Our senators should speak out on IRA vote
The Dominion Post Aug. 18 editorial encourages Sen. Manchin to accept the invitation of a state senator to come before the West Virginia Legislature to explain his support for the Inflation Reduction Act. I expect Sen. Manchin would have no qualms about doing so, considering that he did something similar in a round-table discussion in Charleston later that week.
But I would go a step further. I would suggest that the state senator issue an analogous invitation to our other federal senator, Shelley Moore Capito. She might then wish to explain to the Legislature (and to the people of West Virginia) her votes against lower prescription prices (including capping insulin at $35/month), improved health care in general, investments in green energy, cutting federal deficits and bringing down inflation. It has been amply documented that any funds spent in the short term on health care and energy result in net savings in the future, as well as improving the lives of all concerned from the present onward.
Sen. Capito might then also wish to answer to the Legislature and the people of West Virginia the often-voiced criticism that members of her party, in both wings of the Capitol, vote “nay” not because of any intrinsic defects in the legislation before them, but simply to deny President Biden what they consider a victory, even if it means depriving West Virginians of improvements in the quality of their lives.
The Republican masters of our Legislature ought to consider that what is sauce for the goose ought to be sauce for the gander!
Mon County must say ‘no’ to Amendment 2
Constitutional Amendment 2, which will be on the ballot in November, is a power grab by Charleston politicians that will take $24.5 million out of Monongalia County communities every year and give almost all of that money to profitable, out-of-state corporations.
While the Senate leadership in Charleston says it will replace the money, their plan to do so is nothing but smoke and mirrors and far from guaranteed funding after the current budget surplus is spent. In fact, if the Senate plan had been in place during the past decade, there would have been a significant budget deficit every year. The “replacement” money simply does not exist.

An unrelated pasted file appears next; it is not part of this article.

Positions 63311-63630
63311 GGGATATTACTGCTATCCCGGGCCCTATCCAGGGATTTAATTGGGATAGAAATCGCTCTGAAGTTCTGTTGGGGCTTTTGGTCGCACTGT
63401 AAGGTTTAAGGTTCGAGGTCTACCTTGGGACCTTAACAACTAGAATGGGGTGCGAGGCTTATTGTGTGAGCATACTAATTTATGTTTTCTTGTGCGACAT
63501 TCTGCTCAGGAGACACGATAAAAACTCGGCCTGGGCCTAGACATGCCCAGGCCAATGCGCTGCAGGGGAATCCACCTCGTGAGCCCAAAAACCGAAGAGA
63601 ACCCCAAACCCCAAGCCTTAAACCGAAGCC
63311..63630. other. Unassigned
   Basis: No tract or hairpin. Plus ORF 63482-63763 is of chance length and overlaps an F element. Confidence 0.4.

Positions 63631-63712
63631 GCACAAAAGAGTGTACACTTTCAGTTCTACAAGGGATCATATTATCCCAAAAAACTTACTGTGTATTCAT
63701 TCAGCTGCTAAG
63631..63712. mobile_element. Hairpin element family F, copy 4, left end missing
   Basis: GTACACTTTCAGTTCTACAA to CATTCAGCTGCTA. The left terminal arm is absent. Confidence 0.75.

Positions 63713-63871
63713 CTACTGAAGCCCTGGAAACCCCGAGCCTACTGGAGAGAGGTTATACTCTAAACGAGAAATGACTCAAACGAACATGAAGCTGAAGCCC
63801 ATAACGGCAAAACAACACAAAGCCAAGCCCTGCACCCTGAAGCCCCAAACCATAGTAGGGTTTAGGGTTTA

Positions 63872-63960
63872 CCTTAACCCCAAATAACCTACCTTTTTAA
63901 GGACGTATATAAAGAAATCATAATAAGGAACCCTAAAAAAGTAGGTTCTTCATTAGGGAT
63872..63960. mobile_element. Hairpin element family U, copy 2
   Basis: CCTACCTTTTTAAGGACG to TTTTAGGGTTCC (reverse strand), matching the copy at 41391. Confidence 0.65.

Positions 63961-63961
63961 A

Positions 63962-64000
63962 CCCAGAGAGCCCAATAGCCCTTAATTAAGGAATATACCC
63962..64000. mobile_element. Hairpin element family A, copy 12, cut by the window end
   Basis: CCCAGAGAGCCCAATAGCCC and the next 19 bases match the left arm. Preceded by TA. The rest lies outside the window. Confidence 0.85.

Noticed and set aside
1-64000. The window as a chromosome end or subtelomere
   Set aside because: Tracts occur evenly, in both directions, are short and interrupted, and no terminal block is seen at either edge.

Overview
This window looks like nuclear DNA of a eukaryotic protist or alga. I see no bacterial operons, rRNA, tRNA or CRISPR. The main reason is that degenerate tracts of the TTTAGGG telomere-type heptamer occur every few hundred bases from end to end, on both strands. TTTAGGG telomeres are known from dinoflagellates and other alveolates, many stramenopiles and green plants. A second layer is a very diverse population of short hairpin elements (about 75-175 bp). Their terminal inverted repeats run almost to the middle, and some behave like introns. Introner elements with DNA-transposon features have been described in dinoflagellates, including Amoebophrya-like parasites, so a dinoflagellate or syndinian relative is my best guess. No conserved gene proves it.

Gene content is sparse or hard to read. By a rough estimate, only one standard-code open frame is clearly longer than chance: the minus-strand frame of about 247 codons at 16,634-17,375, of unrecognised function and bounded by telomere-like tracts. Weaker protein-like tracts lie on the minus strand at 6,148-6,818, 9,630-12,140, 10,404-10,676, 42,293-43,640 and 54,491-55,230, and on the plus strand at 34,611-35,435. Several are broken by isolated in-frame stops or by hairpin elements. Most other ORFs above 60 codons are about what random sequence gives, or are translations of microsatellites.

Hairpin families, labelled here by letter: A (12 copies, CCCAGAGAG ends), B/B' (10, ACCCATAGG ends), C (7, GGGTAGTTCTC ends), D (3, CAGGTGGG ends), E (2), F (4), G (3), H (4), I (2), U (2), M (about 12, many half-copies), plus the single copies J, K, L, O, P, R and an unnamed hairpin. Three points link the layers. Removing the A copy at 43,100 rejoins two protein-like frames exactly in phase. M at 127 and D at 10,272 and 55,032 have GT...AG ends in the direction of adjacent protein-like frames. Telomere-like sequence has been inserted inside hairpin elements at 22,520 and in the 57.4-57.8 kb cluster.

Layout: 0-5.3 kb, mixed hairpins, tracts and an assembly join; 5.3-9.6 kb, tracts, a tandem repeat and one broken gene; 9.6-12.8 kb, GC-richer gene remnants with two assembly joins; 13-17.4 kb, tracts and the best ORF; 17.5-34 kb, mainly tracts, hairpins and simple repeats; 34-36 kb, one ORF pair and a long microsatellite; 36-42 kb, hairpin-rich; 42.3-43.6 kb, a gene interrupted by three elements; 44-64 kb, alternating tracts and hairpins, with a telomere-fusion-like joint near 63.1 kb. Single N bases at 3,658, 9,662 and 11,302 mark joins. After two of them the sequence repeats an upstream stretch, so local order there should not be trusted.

The individual residents of Monongalia County will be paying the price for Charleston’s folly through the significant loss of funding to the county schools and to items paid by for the county government and municipalities — public safety, emergency response and senior services, to name a few.
Additionally, all of the services funded by levies will be negatively impacted in a significant manner — including the library, transit, volunteer fire agencies, EMS and parks and trails. The voters of Monongalia County have supported these levies, but Charleston politicians want to revoke that local control.
I urge the Monongalia County Commission to issue a resolution outlining the problems with Amendment 2 and stating its intention to decline to offer its support of the amendment. The county commissions in Kanawha, Raleigh, Mercer, Braxton and Jackson counties have already issued similar resolutions.
Finally, I urge the voters of Monongalia County to vote against Constitutional Amendment 2 in November.
Respectfully dispose of tattered American flags
As I drive through Monongalia and the surrounding counties, it saddens me to see so many American flags being displayed that are dirty, tattered and almost completely frayed.
Our flag represents, to me, a beautiful emblem of a united, democratic people working cooperatively for the betterment of us all.
If your flag is suffering from age or neglect, please consider giving it the dignity it deserves by disposing of it in the proper and respectful manner.
There is information online at StarSpangledFlags.com as to the proper disposal of a worn flag. The website also lists businesses and organizations that will accept your worn flag for proper disposal. Let’s all protect our flag.